"Bloggers need one another to stay relevant."

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Your work with Humanity Unified is inspiring. Why was it important to you to add humanitarian to the scope of your work? 

I've always wanted to do it, I've always known it would be the most personally fulfilling type of work for me. Giving, giving back, spreading love and joy - I feel like these are things we are programmed to do as human beings, and we are here to be each other's support systems. Sadly, we often tear one another down, but that's because life's hardships reprogram us to be defensive and bitter to protect ourselves. But I wholeheartedly believe that at the core of it all we are wired for love, for compassion, for affection, and for connection. It's how we thrive. In my opinion, humanitarian work brings about all of these things in abundance. 

You work in a highly competitive sphere. How do you feel about “competing" with other women? What do you think of the idea that “girls compete, women empower?” 

I don't feel like I'm in competition with other women at all, for a number of reasons. One, everybody has their own unique style of storytelling, just as I do. Different people will connect with you no matter what your style, and there's a listener for every type of storyteller. Two, I've always felt that women should support and empower one another (this answers the second question), because I firmly believe our biggest contribution in this life will always be what we've done for others, not what we've done for ourselves. And three, bloggers need one another to stay relevant. It's because of the bloggers that have done amazing things and garnered massive followings that the rest of us even have a shot at something like this. Five years ago there was no such thing as "influencer" marketing, and the only people who had real influence in pop culture were celebrities. This day and age, so many people are self-made, and it's a beautiful thing. You can start a blog about almost anything and someone will find it, read it, and enjoy it, even if it's only 10 people. But if you're blogging for the right reasons and your blog is suited to fulfilling your purpose in this life, it won't matter how many readers you have, only how deeply you impact the ones you do have.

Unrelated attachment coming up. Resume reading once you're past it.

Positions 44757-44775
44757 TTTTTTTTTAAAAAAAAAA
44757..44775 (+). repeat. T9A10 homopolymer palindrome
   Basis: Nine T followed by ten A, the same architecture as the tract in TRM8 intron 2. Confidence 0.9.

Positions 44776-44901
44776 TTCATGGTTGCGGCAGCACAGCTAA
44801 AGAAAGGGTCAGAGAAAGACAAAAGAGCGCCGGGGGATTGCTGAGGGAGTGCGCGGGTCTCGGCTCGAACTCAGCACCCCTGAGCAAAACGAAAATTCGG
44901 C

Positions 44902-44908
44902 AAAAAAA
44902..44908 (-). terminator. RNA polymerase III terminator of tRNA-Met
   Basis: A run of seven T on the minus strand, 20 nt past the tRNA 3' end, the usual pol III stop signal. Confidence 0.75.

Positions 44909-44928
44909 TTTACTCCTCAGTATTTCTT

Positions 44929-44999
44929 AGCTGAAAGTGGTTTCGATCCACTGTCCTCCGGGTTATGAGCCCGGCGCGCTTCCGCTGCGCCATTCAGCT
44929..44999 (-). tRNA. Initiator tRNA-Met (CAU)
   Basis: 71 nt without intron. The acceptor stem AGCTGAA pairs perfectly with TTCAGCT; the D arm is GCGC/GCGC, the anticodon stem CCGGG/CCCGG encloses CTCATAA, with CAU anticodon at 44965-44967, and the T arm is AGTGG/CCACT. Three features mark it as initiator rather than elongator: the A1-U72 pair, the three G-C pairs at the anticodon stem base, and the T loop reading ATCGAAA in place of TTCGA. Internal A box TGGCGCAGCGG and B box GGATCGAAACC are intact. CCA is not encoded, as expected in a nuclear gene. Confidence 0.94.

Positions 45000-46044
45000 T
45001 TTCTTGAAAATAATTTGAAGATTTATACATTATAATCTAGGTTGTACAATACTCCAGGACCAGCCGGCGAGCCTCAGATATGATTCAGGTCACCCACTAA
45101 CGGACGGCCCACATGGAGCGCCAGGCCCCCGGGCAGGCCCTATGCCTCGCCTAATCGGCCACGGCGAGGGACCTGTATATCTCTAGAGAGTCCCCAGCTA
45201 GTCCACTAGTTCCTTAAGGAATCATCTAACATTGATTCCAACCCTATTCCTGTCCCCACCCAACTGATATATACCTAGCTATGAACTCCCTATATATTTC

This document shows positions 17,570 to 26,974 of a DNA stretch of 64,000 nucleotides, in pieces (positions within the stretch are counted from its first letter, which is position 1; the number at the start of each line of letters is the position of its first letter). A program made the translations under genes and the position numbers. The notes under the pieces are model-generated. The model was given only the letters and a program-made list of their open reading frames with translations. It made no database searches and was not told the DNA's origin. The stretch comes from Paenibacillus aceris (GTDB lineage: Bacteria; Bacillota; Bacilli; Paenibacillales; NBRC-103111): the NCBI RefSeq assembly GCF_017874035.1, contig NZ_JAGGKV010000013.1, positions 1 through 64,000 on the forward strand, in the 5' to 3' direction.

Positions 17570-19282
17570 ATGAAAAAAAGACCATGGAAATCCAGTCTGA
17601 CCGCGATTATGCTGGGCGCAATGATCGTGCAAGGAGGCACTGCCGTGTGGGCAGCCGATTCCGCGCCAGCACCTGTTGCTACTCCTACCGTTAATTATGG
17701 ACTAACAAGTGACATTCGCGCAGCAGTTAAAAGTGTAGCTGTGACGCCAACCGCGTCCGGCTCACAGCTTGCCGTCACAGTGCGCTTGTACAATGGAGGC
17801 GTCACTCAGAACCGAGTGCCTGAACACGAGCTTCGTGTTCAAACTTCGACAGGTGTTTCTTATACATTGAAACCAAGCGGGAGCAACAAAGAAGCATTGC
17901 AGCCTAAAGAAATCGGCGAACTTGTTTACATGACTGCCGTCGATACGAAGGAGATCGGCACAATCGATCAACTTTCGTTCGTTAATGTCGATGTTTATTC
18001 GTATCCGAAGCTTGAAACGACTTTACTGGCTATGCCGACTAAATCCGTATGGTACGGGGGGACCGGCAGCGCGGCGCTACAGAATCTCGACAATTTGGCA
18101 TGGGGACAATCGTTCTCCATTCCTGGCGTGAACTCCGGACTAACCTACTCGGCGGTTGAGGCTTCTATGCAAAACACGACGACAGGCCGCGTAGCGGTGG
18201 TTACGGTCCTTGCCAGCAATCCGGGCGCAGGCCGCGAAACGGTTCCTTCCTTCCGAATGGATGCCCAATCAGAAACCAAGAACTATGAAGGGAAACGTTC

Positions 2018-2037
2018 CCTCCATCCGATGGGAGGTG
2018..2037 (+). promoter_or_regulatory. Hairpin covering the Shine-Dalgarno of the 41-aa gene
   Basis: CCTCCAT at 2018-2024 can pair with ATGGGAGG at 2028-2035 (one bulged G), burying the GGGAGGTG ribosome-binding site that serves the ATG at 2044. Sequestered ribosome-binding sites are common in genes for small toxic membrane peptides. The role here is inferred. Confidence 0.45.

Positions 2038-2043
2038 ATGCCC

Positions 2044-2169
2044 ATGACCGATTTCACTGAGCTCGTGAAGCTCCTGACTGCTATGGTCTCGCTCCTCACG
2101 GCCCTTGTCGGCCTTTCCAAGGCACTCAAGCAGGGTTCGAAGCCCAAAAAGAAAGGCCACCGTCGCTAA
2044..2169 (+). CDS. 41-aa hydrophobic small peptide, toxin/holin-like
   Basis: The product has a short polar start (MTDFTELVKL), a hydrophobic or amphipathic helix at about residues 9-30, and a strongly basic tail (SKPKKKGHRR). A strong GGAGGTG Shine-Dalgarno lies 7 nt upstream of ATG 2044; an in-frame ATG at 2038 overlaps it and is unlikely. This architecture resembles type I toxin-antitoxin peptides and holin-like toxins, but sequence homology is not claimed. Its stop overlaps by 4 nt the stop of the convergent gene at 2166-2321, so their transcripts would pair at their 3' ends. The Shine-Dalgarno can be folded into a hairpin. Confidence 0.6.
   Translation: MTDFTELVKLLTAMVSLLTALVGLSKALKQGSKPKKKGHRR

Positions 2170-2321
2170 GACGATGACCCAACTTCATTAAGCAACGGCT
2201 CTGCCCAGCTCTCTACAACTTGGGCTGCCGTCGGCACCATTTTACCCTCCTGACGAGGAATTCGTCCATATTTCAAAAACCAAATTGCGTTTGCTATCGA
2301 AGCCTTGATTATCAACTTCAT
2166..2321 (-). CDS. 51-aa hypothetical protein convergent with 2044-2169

"We are small, but very important parts, of something bigger than all of us."

Tweet this. 

Where would you like to see your work go from here? What’s happening in 2016?

A new destination every month, new human connections to be made, new stories to be told. All while fully supporting the brands who want to support me on this journey. 

What does working for the social good mean to you? 

It means working to positively impact and inspire those who are directly (and indirectly) affected by you. It means working for the greater good, and for a purpose that is beneficial to the world and to mankind.